With five first-team players seeing their contracts expire this July, Liverpool could see over £500,000 per week freed up from their current wage bill.
In the latest Deloitte Money League table, Liverpool were revealed to have generated the third-highest revenue of any club in world football in 2021/22.
A sizeable 62 percent of their £594.3 million takings were paid back in wages, to players and staff, which equated to around £368.5 million inclusive of bonuses.
While only five clubs in the top 20 paid a lower percentage of wages against their revenue, it is still a significant amount – particularly given how that has translated to this season’s poor form.
As Jurgen Klopp explained earlier this week, “transition needs time if you don’t have endless money,” with the manager admitting his squad is in the process of a rebuild.
If Liverpool owners Fenway Sports Group cannot offer “endless money” like their compatriots at Chelsea, funds must be found elsewhere – which, when it comes to this summer, could include freeing up a large chunk of their wage bill.
In fact, the club could see over £500,000 a week shed from their payroll within the next six months.
That comes with Naby Keita, Alex Oxlade-Chamberlain, James Milner, Roberto Firmino and Adrian currently set to leave on free transfers on July 1.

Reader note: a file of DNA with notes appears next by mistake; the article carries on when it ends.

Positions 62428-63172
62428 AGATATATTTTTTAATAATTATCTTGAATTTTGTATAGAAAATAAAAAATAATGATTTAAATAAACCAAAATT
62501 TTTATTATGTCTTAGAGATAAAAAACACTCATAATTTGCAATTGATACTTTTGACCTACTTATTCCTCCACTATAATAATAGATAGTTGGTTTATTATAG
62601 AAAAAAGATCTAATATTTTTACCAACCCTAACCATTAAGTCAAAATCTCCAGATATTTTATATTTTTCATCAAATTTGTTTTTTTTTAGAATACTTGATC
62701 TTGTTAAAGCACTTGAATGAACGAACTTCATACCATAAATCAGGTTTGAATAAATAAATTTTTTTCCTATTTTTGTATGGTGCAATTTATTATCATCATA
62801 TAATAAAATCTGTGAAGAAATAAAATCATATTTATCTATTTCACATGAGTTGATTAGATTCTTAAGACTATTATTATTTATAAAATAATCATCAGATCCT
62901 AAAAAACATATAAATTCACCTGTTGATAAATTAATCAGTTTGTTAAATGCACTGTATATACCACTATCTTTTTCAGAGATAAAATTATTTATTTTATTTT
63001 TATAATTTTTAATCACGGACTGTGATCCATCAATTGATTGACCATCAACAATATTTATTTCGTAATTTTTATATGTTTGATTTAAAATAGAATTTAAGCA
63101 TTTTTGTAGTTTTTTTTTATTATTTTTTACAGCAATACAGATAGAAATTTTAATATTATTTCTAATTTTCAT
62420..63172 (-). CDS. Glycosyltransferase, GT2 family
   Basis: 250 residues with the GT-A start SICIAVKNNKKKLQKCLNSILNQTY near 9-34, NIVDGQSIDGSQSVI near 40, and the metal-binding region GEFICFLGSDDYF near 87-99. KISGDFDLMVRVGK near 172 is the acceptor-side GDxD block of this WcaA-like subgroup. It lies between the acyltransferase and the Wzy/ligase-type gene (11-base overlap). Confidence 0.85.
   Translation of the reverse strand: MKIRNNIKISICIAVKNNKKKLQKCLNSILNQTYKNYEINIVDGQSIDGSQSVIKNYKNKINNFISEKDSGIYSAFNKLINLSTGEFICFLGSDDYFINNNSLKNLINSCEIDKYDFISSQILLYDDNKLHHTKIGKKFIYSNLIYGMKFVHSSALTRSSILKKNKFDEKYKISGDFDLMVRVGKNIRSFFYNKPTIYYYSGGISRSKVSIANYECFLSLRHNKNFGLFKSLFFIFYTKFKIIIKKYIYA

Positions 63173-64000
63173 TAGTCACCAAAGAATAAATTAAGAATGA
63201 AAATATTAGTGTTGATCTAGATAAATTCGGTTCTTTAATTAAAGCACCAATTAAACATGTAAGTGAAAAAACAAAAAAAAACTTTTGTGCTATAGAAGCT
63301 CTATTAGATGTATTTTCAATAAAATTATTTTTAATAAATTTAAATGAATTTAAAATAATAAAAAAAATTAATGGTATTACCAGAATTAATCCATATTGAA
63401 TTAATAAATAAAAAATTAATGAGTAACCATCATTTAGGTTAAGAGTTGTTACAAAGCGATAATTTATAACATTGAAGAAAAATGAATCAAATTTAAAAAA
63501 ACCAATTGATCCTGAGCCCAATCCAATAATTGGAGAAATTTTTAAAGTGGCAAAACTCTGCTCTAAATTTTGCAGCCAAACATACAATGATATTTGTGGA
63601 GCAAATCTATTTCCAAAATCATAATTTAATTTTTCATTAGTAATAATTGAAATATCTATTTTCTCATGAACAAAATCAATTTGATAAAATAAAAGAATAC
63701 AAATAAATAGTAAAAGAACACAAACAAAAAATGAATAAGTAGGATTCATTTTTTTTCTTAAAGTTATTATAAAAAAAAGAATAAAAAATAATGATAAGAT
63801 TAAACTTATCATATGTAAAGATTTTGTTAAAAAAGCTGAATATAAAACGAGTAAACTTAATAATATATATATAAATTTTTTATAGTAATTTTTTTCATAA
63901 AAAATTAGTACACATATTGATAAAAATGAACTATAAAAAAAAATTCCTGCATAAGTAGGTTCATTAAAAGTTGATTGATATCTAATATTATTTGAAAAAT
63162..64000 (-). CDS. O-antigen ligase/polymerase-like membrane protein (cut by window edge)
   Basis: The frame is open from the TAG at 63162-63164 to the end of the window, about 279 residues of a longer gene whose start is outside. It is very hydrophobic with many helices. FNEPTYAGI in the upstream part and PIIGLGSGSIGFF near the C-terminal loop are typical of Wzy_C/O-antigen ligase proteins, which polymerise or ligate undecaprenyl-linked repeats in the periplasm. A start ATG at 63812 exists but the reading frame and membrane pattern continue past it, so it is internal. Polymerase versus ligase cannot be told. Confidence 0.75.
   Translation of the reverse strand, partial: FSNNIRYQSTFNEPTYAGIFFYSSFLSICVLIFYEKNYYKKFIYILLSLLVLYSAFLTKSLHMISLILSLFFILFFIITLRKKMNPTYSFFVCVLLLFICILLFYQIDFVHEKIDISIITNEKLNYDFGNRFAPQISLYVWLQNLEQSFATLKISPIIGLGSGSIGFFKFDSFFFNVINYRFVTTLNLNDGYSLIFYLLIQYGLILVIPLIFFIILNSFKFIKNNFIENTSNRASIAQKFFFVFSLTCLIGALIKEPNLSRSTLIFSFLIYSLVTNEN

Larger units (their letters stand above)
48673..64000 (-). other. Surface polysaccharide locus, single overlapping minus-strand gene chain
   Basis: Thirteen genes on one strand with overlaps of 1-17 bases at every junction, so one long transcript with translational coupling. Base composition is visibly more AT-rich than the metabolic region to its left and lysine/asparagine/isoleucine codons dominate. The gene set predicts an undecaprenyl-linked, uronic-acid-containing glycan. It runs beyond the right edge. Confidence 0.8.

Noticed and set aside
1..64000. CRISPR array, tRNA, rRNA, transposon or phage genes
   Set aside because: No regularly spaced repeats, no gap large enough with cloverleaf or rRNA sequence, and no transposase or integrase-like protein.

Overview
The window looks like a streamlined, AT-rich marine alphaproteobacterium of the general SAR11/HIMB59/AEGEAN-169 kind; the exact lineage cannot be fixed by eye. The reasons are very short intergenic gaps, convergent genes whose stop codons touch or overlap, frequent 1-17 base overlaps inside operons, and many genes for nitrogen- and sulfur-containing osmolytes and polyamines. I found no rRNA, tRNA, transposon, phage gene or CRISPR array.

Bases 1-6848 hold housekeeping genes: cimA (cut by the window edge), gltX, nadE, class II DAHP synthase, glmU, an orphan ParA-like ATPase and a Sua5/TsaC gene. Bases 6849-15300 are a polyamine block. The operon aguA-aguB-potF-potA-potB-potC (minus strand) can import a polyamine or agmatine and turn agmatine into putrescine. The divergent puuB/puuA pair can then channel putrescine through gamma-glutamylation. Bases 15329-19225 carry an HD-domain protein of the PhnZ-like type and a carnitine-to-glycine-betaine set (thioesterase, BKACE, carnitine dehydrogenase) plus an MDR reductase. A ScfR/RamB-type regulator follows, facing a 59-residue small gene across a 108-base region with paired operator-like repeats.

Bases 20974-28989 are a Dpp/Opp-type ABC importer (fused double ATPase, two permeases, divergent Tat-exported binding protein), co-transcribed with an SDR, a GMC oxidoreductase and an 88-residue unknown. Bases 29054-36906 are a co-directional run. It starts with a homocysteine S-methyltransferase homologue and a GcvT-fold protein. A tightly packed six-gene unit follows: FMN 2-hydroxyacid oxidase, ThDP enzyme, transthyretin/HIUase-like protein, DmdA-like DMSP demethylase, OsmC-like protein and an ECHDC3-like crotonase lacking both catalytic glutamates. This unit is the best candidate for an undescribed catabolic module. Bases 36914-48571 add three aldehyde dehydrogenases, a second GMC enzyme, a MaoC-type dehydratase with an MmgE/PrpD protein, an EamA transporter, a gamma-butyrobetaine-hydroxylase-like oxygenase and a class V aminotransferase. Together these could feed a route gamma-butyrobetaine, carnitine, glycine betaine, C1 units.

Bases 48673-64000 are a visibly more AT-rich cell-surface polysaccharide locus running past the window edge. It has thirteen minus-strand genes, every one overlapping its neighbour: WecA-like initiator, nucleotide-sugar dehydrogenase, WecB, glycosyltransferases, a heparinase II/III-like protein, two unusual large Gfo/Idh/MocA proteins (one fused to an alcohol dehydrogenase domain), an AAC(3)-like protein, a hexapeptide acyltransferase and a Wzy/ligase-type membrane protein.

Furthermore, centre-back Nat Phillips is expected to depart on a permanent basis.
According to Spotrac, Firmino (£180,000 a week), Keita (£120,000 a week) and Oxlade-Chamberlain (£120,000 a week) are earning £420,000 per week between them.
Milner accepted a reduced salary when he signed a new one-year contract last year, which is said to have brought his wage down to £60,000 per week.
Meanwhile, it is claimed that the deal Phillips agreed in August 2021 lifted his pay to around £65,000 per week, which is slightly higher than Adrian at £58,000 per week.
If the source is to be believed, if all six of those players left between now and the summer, Liverpool would free up £603,000 per week in wages.
It should be stressed, though, that wages are never officially reported and these figures are speculative, but it stands to reason that they would be within the same ballpark at the very least.
Liverpool are also set to see Arthur return to Juventus at the end of his loan spell, but it is unclear whether the club are covering his wages this season and, if they are, exactly how much.
Though they still face an uphill battle to qualify for next season’s Champions League, the Reds are anticipated to bring in at least two new midfielders in the summer.
One of those, it is hoped, could be Jude Bellingham, who given his status as one of the world’s most talented young players will command a hefty salary.
There is no suggestion that Liverpool could not afford Bellingham’s wages without freeing up funds elsewhere, but losing big earners such as Keita and Oxlade-Chamberlain does allow them more wiggle room.